Letter from the Editor: “Off-label” Use of Ablation Catheters for Atrial Fibrillation

Bradley P. Knight, MD, FACC, FHRS, Editor-in-Chief
Bradley P. Knight, MD, FACC, FHRS, Editor-in-Chief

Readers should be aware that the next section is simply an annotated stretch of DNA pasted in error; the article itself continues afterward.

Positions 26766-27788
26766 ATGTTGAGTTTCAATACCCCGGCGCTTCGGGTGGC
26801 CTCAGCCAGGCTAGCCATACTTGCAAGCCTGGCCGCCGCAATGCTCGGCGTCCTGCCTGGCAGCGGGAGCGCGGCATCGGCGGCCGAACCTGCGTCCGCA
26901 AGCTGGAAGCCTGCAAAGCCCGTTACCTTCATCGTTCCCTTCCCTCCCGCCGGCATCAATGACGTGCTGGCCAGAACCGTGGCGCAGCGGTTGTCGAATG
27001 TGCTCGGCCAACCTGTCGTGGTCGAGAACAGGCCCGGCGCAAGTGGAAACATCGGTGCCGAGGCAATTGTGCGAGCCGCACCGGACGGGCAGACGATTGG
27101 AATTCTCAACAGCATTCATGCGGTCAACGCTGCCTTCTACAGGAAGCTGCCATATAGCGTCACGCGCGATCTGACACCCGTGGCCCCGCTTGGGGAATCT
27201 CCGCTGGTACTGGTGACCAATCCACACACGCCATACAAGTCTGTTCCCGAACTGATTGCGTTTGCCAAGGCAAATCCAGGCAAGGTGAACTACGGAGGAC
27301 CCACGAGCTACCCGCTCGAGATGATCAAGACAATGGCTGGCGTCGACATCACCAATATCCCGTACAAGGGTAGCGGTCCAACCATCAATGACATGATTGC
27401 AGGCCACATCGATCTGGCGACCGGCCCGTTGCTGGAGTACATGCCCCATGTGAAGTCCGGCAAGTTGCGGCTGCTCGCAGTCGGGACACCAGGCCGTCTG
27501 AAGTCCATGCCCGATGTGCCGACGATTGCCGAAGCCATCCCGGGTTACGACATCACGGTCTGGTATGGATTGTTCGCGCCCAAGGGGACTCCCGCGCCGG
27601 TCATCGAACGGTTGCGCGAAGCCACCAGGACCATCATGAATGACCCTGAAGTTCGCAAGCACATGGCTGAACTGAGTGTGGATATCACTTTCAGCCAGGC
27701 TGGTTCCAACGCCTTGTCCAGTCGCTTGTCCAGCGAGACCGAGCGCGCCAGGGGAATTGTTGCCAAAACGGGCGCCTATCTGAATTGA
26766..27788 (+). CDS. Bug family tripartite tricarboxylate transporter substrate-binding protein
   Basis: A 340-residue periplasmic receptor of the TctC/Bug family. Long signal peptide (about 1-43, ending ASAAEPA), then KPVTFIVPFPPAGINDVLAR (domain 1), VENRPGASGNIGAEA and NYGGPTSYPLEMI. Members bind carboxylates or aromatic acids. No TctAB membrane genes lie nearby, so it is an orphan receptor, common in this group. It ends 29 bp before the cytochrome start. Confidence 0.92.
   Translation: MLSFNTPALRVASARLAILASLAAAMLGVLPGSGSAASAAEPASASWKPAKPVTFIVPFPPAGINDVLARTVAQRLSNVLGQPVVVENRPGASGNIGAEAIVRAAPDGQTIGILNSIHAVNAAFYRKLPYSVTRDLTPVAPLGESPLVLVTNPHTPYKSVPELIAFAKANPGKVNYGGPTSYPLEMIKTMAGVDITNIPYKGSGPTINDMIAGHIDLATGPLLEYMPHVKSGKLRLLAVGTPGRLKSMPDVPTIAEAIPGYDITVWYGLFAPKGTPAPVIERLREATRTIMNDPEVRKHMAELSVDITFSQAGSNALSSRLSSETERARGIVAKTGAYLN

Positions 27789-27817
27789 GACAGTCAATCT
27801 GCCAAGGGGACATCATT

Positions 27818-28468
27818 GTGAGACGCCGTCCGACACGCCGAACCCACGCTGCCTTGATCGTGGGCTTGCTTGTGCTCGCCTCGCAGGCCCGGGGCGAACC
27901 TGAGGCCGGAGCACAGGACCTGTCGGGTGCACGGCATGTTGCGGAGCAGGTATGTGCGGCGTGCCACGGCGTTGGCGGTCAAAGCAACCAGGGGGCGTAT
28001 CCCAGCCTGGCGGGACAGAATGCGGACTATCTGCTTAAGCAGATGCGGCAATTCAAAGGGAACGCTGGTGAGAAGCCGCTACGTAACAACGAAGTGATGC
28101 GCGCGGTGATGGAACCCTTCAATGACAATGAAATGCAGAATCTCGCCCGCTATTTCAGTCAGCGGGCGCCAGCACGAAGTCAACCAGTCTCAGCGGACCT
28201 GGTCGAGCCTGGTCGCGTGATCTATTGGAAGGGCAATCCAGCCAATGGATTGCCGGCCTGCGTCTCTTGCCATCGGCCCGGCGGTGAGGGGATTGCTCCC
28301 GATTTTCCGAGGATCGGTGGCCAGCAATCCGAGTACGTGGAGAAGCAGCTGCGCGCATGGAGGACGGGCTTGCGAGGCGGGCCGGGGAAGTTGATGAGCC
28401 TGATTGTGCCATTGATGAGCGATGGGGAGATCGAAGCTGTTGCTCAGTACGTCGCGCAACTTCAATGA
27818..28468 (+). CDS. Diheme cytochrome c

Dear Readers, In the United States (U.S.), ablation catheters are required to be approved by the Food and Drug Administration (FDA) before they can be used for cardiac ablation. However, as most electrophysiologists realize, most ablation catheters are approved for limited indications such as ablation of atrial flutter, or generically for ablation of cardiac tissue. There are no catheters specifically approved for use during ablation of atrial fibrillation (AF). Instead, AF ablation procedures are performed using catheters that are labeled for use for other indications. So-called “off-label” use of drugs and devices is at the discretion of the physician and is common in the U.S. However, there are several problems introduced by this practice. One problem that is pertinent to the field of cardiac ablation is the problem faced by industry when trying to develop novel tools for AF ablation. At this time, companies designing a study to determine the safety and efficacy of a new ablation tool cannot perform a randomized trial comparing their new device to currently used devices, because the currently used devices are not approved by the FDA for AF ablation. Therefore, companies are left to perform a randomized trial with antiarrhythmic drug therapy as the control arm. Unfortunately, it can be very difficult to enroll patients in these types of trials, because a large number of patients with AF who are referred to an electrophysiologist are refractory to drug therapy and are often expecting to be offered an ablation procedure. Slow enrollment in AF ablation trials is one reason for the lack of progress over the past decade in the development of a better tool for AF ablation. For various legitimate reasons, electrophysiologists performing AF ablation have moved toward the use of cooled tip ablation electrodes. In the recent A4 study that compared catheter ablation to antiarrhythmic drugs for AF (published in Circulation in December 2008), 88% of the cases were performed using an irrigated tip electrode. Although most of the procedures in the A4 study were performed outside the U.S., the saline open-irrigated RF ablation catheter has become the standard catheter for AF ablation at many U.S. centers. It is remarkable, however, that not only has this catheter never been approved by the FDA for AF ablation, it has been approved only for ablation of type I atrial flutter and recurrent drug/device refractory sustained monomorphic ventricular tachycardia due to prior myocardial infarction in adults. Although most physicians are comfortable using drugs and devices for “off-label” uses, the manufacturers of these therapies often seek FDA approval for specific indications and labeling. For example, Biosense Webster has sought a labeling indication for the NaviStar ThermoCool catheter to be used for ablation of AF. The premarket approval (PMA) application by Biosense Webster requests to expand the indication for use to include “treatment of drug refractory symptomatic paroxysmal atrial fibrillation.” On November 20, 2008, the Circulatory System Devices Panel of the FDA met to review the ThermoCool PMA submission. The sponsor presented data from a prospective, randomized trial involving 19 centers and 167 subjects with symptomatic paroxysmal AF who were refractory or intolerant to antiarrhythmic drug therapy. Patients were randomized using a 2:1 ratio to ablation or medical therapy. Following presentation of the study data, the Panel voted unanimously in favor of “Approvable with Conditions.” A meeting summary and a list of the conditions are publicly available on the FDA website. Assuming that the FDA follows the advice of the Panel, there are many implications of an expanded indication beyond the ability of a specific company to market AF ablation and support educational and training programs. Approval could also have a significant impact on the development of future AF ablation tools. For example, will trials already underway with drug therapy as the control arm have more difficulty enrolling patients after there is an FDA-approved device? Will companies developing AF ablation tools be permitted by the FDA in the future to design a trial where the comparison arm is ablation with an already approved catheter rather than drug therapy? Although elimination of the requirement to use drug therapy as the control arm might seem logical, in the past the FDA has required each company seeking approval for a specific therapy to replicate a study using the same design as the company that was granted initial approval. In the mid 1990s, for example, even after the FDA approved the first coronary sinus lead for cardiac resynchronization therapy, the remaining device companies were required to complete a randomized trial with medical therapy as the control arm. It is critical that initial efficacy requirements by the FDA do more good than harm to medial practice. After a decade of using “off-label” catheters for AF ablation, FDA approval of a catheter that is already being used routinely will be welcome. It will be important, however, that if the FDA approves catheters for AF ablation, that the much-needed technological innovations in the field of AF ablation will not be impeded. Sincerely, Bradley P. Knight, MD, FACC, FHRS Editor-in-Chief, EP Lab Digest